Theatre Review: An Introduction To Magic, Or Let’s See How This (Peter) Pans Out

November 10, 2014



Peter Pan: The Pantomime / Joburg Theatre / Directed by Janice Honeyman


JM Barrie wouldn’t have a clue what was going on at if he were to walk into the Joburg Theatre during the 2014 pantomime season.

For one thing Janice Honeyman’s script is riddled with sponsor mentions and product placements – easy to deal with for a South African audience aware of the budgetary constraints placed on producers, set designers and the rest of the team responsible for the lavishly staged work – but not the sort of thing you want to present to a new audience, coming to the venue for the first time.

The rest of the show, however, does for that audience what the sponsor’s cash does for the pantomime: allow it to exist at all.

Kids are a tough sell when it comes to theatre. They have computer games, multiple TV channels, the current school craze is and any number of other distractions to contend with and theatre requires sitting still for long periods, following some sort of behavioural etiquette model and following a convoluted storyline.

This production offers youngsters a multi-faceted experience, beginning before they even enter the auditorium. Towards the back of the programme are a couple of pages of puzzles and games, themed to reflect the plot – pirates; steering Peter Pan through the clouds and so on.

Later, there are the usual panto episodes – the chanting at the villain, the throwing of sweets into the audience, having characters walk down the aisles and chat directly to little ones in the stalls… and even a scratch-and-sniff panel designed to introduce a fourth dimension to proceedings.

This is not theatre as it is normally experienced, but kids don’t know that yet – and their perceptions shouldn’t be questioned unnecessarily. What happens in Peter Pan: The Pantomime is that children enjoy an experience that caters to all their senses (taste and touch if they catch and eat the sweets) filled with music and laughter, movement (the closing singalong has been replaced by a democratically chosen dance number) and colour.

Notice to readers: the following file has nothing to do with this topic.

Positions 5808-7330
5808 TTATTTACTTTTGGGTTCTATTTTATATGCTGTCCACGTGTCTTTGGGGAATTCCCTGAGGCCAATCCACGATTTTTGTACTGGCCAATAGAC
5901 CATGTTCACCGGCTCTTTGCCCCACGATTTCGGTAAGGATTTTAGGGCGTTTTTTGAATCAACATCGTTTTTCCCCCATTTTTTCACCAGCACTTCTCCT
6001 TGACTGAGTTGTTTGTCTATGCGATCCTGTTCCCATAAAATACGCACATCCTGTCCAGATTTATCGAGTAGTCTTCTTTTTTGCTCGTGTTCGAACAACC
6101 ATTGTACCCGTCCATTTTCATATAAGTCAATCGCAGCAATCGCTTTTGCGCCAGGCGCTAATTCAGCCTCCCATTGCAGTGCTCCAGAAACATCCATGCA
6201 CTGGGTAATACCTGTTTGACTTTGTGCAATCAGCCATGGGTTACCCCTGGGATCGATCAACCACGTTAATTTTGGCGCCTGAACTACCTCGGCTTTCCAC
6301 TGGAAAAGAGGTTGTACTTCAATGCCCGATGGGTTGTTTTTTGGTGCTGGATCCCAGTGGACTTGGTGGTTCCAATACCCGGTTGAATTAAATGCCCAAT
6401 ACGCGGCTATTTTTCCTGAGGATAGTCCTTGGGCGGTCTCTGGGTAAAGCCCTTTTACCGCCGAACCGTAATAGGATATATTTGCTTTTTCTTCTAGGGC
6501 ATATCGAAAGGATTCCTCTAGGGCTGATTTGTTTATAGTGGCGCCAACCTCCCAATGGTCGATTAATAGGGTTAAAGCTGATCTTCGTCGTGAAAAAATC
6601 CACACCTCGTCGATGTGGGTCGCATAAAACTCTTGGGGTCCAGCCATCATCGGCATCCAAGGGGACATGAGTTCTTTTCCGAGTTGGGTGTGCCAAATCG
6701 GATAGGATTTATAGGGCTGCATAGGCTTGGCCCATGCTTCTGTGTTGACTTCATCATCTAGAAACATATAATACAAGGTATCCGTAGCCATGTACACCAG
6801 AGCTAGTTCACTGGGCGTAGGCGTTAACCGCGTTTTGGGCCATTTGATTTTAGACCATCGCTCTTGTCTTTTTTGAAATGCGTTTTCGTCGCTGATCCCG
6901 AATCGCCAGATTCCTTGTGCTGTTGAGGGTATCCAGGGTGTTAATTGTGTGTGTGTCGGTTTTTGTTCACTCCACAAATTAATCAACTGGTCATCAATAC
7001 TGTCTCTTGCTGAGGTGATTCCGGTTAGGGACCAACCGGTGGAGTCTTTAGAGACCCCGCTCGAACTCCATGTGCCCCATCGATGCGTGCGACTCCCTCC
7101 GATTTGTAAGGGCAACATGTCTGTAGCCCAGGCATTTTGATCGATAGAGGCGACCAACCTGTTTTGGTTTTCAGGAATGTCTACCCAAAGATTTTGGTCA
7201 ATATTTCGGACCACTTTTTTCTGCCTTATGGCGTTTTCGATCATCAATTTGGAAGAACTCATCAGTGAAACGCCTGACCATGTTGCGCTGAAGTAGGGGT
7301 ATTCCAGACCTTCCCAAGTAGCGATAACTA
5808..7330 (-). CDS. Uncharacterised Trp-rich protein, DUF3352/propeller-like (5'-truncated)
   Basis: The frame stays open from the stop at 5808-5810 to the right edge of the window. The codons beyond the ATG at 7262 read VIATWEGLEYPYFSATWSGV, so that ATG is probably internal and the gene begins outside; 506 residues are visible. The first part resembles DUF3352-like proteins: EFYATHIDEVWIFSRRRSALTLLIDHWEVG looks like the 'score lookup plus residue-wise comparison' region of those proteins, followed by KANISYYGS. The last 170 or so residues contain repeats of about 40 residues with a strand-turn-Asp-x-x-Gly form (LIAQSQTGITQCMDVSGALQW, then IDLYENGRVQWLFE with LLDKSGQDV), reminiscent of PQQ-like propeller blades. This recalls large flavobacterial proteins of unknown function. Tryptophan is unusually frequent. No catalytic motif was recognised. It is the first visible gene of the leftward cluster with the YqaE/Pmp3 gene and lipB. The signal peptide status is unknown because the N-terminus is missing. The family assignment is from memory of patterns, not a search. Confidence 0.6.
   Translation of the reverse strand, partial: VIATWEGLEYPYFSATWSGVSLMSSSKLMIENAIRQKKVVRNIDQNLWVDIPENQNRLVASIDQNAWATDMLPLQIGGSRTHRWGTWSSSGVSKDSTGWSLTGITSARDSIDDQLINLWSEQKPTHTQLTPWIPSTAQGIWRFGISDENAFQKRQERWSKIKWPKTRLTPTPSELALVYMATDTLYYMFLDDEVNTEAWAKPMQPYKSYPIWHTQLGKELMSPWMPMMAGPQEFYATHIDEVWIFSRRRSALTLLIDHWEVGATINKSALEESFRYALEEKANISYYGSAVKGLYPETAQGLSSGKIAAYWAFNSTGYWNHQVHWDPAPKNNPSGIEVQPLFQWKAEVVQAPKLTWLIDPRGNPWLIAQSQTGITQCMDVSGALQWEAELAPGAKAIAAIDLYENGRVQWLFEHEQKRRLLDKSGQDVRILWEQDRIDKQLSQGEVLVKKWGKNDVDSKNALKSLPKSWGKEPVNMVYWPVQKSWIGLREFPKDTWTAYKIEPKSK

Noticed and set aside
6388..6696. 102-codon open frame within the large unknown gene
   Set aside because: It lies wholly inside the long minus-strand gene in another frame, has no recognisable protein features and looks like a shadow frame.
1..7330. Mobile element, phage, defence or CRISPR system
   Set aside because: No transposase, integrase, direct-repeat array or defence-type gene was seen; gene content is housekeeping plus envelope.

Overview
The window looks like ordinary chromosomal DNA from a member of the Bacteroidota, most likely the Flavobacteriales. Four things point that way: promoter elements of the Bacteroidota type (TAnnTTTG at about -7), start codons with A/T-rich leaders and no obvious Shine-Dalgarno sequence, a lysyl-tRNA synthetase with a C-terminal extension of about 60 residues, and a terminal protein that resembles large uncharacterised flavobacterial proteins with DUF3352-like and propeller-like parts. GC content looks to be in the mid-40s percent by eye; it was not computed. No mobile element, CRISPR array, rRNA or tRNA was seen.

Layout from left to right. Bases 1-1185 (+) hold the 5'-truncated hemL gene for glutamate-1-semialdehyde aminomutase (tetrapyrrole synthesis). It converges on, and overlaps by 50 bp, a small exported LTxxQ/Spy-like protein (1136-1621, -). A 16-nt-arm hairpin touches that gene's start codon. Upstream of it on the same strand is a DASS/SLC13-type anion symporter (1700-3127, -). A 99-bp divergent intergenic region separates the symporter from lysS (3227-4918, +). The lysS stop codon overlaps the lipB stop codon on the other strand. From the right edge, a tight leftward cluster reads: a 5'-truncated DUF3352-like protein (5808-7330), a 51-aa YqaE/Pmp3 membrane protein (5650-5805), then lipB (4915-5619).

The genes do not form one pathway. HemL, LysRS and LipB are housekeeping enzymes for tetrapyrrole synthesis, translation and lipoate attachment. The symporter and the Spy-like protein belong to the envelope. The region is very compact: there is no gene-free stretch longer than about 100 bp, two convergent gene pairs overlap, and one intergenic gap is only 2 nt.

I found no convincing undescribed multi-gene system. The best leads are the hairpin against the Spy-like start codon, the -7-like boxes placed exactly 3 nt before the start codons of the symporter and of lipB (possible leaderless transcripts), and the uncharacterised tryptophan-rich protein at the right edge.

Filtered through a child’s eyes, all of these combine to create joy, a two-old bonus. Firstly, having this emotion associated with theatre, however non-specifically, is priceless (particularly, but not exclusively) in an age when maintaining theatre audiences and growing new ones is a complex challenge. Secondly, any parent worth their salt will spend half of their time watching their offspring’s reaction to the show rather than what is going on on stage, and if that is the case, they’re going to have a better time than even the antics of the talented cast could deliver.

On that score, Michael Riff Themba (star quality in spades and lithe, fluid movement as Peter Pan); Bongi Mthombeni (vocal versatility and sustained energy as Smee), Joanna Abatzoglou (a glorious singing voice as Wendy), Weslee Swain Lauder (sass, songs and detached drollness as Clementina Coconut) and Craig Urbani (flashes of his true – stunning – talent in a performance, as Captain Hook, that never pushes him) deliver, as does a tight, animated band under the leadership of musical director Roelof Coelyn.

You’ll see more compelling stories often; perhaps every time you go to the theatre for the rest of the year. But you’re unlikely to find a formula – even in the adjoining People’s Theatre, which hosts productions tailored specifically for kids – that so effectively ignites an awareness of the way theatre delivers old-fashioned, impossible to understand magic.

Take your little ones, please. They, and the hopes of South African theatre to come, will benefit.